How FollowUpThen Works

FollowUpThen works with any email client, or mail server, because it hosts forwarded copies of your emails outside your mail client and sends them back when you schedule them to appear in your inbox.

For example, do you want an email returned to your inbox on the next day, then simply hit the forward button and address it to “tomorrow@FollowUpThen.com” Want an email snoozed until next Friday at 10am? Forward it to “Friday10am@FollowUpThen.com”

Sending an email to FollowUpThen.

You can use FollowUpThen for any time and interval, including specific dates, two minutes, or two hours later or next year at specific time and date.

And because most email clients remember what addresses you type, the FollowUpThen addresses you previously type will reappear for you to select.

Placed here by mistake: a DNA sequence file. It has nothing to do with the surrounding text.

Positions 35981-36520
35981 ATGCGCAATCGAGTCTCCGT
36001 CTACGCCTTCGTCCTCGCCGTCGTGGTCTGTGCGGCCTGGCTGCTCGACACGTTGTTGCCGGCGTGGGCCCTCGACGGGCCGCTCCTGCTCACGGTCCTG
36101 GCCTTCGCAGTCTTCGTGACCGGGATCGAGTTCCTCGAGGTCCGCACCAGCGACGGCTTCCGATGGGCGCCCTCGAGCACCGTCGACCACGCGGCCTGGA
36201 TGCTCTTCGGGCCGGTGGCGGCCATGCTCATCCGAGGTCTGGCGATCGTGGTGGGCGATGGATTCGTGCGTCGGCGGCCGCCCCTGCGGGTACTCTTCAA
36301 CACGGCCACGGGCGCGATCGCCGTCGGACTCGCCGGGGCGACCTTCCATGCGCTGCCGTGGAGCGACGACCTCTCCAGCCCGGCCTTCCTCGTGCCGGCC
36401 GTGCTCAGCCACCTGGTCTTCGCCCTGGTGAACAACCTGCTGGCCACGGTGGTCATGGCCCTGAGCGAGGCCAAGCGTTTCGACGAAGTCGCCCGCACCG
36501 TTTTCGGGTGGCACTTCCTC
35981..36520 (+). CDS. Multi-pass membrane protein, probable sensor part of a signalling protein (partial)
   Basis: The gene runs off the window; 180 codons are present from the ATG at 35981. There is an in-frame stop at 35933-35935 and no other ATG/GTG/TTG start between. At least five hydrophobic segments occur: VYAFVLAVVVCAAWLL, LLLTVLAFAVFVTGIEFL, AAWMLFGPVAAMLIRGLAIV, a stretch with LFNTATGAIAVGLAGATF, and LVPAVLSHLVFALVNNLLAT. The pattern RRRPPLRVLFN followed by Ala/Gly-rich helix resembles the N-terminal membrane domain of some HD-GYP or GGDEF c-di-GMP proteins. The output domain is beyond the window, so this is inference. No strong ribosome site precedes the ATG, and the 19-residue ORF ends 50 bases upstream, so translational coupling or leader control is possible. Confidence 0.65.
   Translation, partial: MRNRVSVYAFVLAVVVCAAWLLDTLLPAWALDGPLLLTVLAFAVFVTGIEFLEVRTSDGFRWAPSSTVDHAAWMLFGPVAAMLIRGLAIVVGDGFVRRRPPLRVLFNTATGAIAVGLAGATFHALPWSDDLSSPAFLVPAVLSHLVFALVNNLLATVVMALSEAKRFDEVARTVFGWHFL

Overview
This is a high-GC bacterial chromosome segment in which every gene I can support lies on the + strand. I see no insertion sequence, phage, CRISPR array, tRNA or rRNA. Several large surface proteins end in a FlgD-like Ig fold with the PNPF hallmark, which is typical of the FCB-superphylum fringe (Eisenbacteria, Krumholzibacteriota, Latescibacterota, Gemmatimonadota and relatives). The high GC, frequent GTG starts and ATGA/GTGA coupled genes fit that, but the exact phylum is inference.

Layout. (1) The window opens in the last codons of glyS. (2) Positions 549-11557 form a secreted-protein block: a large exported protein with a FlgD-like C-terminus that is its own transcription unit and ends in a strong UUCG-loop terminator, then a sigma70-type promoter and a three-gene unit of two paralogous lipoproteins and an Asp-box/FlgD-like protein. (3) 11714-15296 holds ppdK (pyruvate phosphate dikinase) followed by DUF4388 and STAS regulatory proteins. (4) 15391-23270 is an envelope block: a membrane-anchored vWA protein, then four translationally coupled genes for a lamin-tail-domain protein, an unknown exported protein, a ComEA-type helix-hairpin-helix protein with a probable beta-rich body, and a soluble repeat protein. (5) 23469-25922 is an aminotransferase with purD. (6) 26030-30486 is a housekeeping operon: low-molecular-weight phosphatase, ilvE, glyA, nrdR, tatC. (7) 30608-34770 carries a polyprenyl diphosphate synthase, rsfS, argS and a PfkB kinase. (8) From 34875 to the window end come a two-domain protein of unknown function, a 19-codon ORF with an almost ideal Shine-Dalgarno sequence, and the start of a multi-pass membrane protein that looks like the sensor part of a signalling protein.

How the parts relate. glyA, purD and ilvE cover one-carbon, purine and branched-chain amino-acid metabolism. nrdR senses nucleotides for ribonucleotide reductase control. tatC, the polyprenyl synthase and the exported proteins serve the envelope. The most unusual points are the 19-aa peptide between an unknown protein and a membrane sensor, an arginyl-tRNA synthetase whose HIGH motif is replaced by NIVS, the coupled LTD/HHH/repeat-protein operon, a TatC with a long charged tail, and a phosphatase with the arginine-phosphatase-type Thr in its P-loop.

FollowUpThen also lets you schedule email reminders for your email recipients. For example in the cc field for an email, you might type “3days@followupthen” both you and your recipient(s) will receive a follow-up on the specified date and time.

Practice or Preview Schedules

To get the hang of scheduling reminders, you can go to the FollowUpThen website and practice typing various times, days, and dates.

A FollowUpThen notice.

When you sign up with FollowUpThen, you will be sent a link to add over 70 common schedule formats to your email system. But I chose not to use them, because they’re way more than I need.

Autocomplete for FollowUpThen